Boring gets ballot dropbox
In rural communities like Boring, the voting process just got a little bit simpler.
At the end of September, the community received its own ballot dropbox at the Boring branch of Clackamas County Bank, 28500 Highway 212. The need was already recognized by the community, so the Boring Community Planning Organization (CPO) made a request to Clackamas County.
"We were going to do it the Boring way," Boring CPO Chairman Mike Fitz explained. When he first contacted the county, Fitz said, staff members told him the probability of getting a box in Boring before the upcoming Nov. 6 election was low.
But then he told them they'd do it the "Boring way" and "dig the hole and mix the cement" themselves and, Fitz noted, county officials made Boring more of a priority.
"We had already begun the process of upgrading all of the ballot drop sites in Clackamas County when the Boring CPO contacted us requesting a box in their community," Clackamas County Clerk Sherry Hall told The Post. "The timing of the request worked out perfectly with our ongoing efforts to provide the best service possible to Clackamas County voters. The purposes of the new boxes are to increase the security of ballots and to provide greater geographical accessibility and 24-hour access to a drop site for all voters."
Clackamas County Bank's Boring branch was chosen as the location for the Boring dropbox because of its visibility. And Clackamas County Bank President Cathy Stuchlik agreed.
"Clackamas County Bank has always taken its civic duties very seriously," Stuchlik noted. "It is part of our heritage and a source of great pride that we have been a contributing member of our communities for 107 years — it was just the right thing to do."
"Putting that dropbox on Highway 212, I think, was a good idea," Fitz added.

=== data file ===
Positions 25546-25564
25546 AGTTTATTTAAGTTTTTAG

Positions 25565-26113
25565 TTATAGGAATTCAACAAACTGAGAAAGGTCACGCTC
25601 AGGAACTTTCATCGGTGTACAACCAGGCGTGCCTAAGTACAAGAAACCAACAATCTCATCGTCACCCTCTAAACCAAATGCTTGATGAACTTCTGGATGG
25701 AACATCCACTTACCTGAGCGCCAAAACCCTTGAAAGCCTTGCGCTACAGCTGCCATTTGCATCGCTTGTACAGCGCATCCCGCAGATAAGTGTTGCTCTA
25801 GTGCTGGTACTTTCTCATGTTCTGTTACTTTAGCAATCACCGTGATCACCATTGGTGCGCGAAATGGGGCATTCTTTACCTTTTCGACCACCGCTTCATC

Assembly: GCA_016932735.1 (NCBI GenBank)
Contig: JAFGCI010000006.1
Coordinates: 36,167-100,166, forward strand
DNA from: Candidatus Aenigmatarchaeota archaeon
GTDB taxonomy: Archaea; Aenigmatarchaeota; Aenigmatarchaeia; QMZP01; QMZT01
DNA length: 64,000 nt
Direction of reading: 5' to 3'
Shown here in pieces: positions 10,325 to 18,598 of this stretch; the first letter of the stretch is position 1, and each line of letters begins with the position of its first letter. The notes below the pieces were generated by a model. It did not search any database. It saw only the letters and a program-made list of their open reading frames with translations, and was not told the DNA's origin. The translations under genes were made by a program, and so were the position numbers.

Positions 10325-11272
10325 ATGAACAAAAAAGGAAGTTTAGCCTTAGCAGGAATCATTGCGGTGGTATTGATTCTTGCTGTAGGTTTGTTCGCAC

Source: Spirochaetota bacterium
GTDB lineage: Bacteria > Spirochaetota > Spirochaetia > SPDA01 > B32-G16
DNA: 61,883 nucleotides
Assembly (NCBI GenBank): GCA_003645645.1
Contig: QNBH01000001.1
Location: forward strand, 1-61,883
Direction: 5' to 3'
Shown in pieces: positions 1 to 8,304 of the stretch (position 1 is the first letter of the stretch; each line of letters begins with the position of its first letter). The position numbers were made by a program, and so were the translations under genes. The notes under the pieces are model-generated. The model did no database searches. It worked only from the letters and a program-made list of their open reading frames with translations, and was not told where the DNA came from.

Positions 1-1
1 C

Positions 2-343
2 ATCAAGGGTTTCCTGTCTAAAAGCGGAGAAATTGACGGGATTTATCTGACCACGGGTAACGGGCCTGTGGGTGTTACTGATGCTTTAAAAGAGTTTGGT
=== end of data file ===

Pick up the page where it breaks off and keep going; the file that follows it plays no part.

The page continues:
In addition to Sandy and Boring, new ballot drop boxes were added in Oregon City, Canby, Molalla, Milwaukie, Estacada, Damascus, Colton, Gladstone, Happy Valley, Lake Oswego, West Linn and Wilsonville.
The clerk's office cited advantages including enhanced security, increased capacity, improved visibility and accessibility.
"Election security is of paramount importance to me," Hall said in the statement. "Residents can rest assured that their ballots are going to be safe and counted."
"Ever since I've been out here, I've told people I'll pick up your ballot and take it in if you need it," Fitz added. "Whatever you can do to make it easier to vote, the better."
For years, Fitz drove ballots to the Red Soils Campus dropbox in Oregon City to ensure Boring residents' votes were counted. He personally sees rural areas as important to the election process, so he's always game to improve access to voting.
"Portland controls the state," Fitz noted. "In Boring, we're more of a rural area than urban. Mathematically, (the rural areas) can control the state if they vote, but they don't. If we turn out, about 3 percent above Portland, they can't (run) roughshod over us."